By Eric Schaefer
By New Times
By Rachel Miller
By Eric Schaefer
By Heather Hoch and Lauren Saria
By Robrt L. Pela
By Heather Hoch
By New Times
The day was eerie. A slow drizzle of rain fell to earth like tears of those from above. The sky was a gray that made everything else look like a black-and-white photograph. Night was falling. I was anxious and leery about where I was heading.
I could feel my heart racing as I walked the beaten path to this place. The wrought-iron gates stood 12 feet tall and gave a horrific hallow scream as I pulled them open, giving me the creeps. The night had grown pitch-dark and silent. As I entered this holy ground I was greeted by a sea of glowing amber. Thousands of candles of all shapes and sizes and what seemed like millions of marigold flowers glowed against the black backdrop. As I walked along the dark cemetery wall in the chilly night, I could hear the murmur of the people as they talked to their dead, smell the delights they brought as offerings.
Día de los Muertos, Day of the Dead, is a Mexican celebration that captures the idea of unity between life and death. It is believed that on this night the souls of the dead return to enjoy the companionship of their families. The Catholic feast of All Soul's Day merged with Indian rituals of death to give life to this celebration.
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Traditionally, unique altars are created to offer the deceased loved one a familiarity which they can enjoy during their visit back home. Candles light the way; marigolds represent the Aztec symbolic flower of death because of their intense hue; incense wards off bad spirits; a glass of water quenches thirst; a photograph honors the deceased; and favorite foods welcome them.
The air was filled with the smell of burning incense, fragrant flowers, burning campfires and every imaginable food. As I walked, I was greeted by families celebrating life, waiting for their loved ones to come back and visit. It was not a mournful place. There was animated conversation, smiles, tequila and food. The creeps had left me and I was filled with a combination of joy and sorrow, for I was now missing my own dead loved ones.
My feet were beginning to hurt and I was feeling the cold in my bones as I approached a woman sitting by two graves.
"Join me, I am alone tonight," Sofia said, smiling. She handed me a folded cardboard box to sit on because the ground was cold and wet. The fire welcomed me like a friend as my hostess handed me an earthenware cup full of delicious ponche, a hot cinnamon and fruit drink.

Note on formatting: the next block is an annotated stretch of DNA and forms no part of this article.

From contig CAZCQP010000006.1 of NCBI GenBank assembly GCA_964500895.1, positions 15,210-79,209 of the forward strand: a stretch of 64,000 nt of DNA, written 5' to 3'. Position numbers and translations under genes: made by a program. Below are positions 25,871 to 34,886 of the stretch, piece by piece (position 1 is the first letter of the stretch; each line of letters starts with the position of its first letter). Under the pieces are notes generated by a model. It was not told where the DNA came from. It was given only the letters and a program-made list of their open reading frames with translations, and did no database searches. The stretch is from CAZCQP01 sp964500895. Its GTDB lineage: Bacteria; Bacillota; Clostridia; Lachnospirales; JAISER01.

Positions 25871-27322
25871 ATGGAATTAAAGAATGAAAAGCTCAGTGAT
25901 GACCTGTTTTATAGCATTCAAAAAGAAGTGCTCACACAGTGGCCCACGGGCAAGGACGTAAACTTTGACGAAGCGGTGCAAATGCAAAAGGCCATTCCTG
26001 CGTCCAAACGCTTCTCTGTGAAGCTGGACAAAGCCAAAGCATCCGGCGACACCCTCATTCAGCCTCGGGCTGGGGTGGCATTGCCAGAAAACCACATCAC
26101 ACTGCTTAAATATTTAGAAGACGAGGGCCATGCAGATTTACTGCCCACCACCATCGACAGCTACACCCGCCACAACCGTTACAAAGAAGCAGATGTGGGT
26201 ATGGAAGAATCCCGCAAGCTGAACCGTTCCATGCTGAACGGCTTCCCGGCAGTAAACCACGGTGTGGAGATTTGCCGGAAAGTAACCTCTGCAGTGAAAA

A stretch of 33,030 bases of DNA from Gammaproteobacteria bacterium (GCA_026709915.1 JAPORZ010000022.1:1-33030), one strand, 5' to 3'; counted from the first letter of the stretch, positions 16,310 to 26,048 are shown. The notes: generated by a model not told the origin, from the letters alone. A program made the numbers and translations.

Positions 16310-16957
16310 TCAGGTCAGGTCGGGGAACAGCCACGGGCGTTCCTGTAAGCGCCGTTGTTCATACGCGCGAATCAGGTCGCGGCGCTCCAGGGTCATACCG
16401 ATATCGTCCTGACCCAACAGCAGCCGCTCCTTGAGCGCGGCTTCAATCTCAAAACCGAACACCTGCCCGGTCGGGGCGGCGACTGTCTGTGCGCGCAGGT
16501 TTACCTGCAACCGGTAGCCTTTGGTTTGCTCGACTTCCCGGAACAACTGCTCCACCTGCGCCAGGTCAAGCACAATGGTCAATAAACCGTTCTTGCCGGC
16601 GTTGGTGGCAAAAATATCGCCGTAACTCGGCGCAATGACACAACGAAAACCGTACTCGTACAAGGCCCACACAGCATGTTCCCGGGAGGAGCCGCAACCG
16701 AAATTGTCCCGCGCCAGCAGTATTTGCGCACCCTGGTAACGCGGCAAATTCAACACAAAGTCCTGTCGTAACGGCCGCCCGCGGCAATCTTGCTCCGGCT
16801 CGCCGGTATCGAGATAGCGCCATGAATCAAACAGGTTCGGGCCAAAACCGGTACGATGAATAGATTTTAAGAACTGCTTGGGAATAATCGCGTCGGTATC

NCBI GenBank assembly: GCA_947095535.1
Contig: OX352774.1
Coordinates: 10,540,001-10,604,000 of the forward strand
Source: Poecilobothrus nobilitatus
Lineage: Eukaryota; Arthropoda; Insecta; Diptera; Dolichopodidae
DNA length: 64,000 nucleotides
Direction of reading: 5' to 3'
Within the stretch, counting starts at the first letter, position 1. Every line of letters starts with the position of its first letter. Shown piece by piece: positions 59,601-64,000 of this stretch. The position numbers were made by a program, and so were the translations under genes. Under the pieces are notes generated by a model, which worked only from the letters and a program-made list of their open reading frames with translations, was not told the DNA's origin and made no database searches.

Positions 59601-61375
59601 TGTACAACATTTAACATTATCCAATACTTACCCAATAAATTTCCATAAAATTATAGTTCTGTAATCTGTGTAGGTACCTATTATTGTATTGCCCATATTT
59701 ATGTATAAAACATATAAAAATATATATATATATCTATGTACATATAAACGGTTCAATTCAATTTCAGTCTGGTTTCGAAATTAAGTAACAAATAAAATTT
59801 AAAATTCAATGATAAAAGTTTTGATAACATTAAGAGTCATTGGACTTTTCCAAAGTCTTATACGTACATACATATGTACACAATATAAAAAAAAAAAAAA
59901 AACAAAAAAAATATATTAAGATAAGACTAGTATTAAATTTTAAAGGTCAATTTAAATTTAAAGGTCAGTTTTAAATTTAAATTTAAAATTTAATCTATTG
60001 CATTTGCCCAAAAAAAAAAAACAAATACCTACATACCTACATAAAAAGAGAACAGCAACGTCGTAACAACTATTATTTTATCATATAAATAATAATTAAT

"This is my husband and here is my son," Sofia indicated, as she pointed to the two graves in front of us. There were marigolds in empty coffee cans and candles in Coke bottles. By the fire there were pots full of red chile tamales -- her husband's favorite -- and tacos.
As a preamble to her prayers, this soft-spoken Purépecha woman lit dozens of candles on top of both graves. Sinking to her knees, she began to chant the melodic prayers of thanks and gratitude. As the hours passed, I was entranced by her rituals, finding myself unable and unwilling to move.
As the morning slowly approached, we feasted on more warm cups of ponche and delicious tamales and tacos. To make sure there was enough left for her visitors, she placed six tamales and a dozen tacos on a plate on top of her husband's grave.
As the sun slowly appeared over the horizon, the amber glow of the cemetery began to fade and families holding vigils sat quietly as an eerie silence enveloped us. I thanked my new friend for sharing not only her food and fire, but her celebration of life.
It is customary to spend the entire night in the cemetery on the eve of the Día de los Muertos, November 2, holding a candlelight vigil. All throughout Mexico the celebration is observed, but nowhere so fervently as in the states of Oaxaca and Michoacán. The Zapotec Indians in Oaxaca and the Purépecha Indians in Michoacán celebrate the day with pre-Hispanic undertones, believing that death is not the end, it is a new beginning.
This year I will build an altar for the two most influential people to touch my life -- my grandmother and mother. I will adorn the altar with marigolds to mark the spot, with candles to light the way, incense to cleanse bad spirits, and their favorite foods to welcome them home. Because of my newfound knowledge of Día de los Muertos, I am no longer afraid of death. I now celebrate and embrace life.
Silvana Salcido is a local chef who spent a year researching Mexico's backroads for her cultural and epicurean portrait cookbook Las Doñas Mexicanas: Mexican Woman, Mexican Food.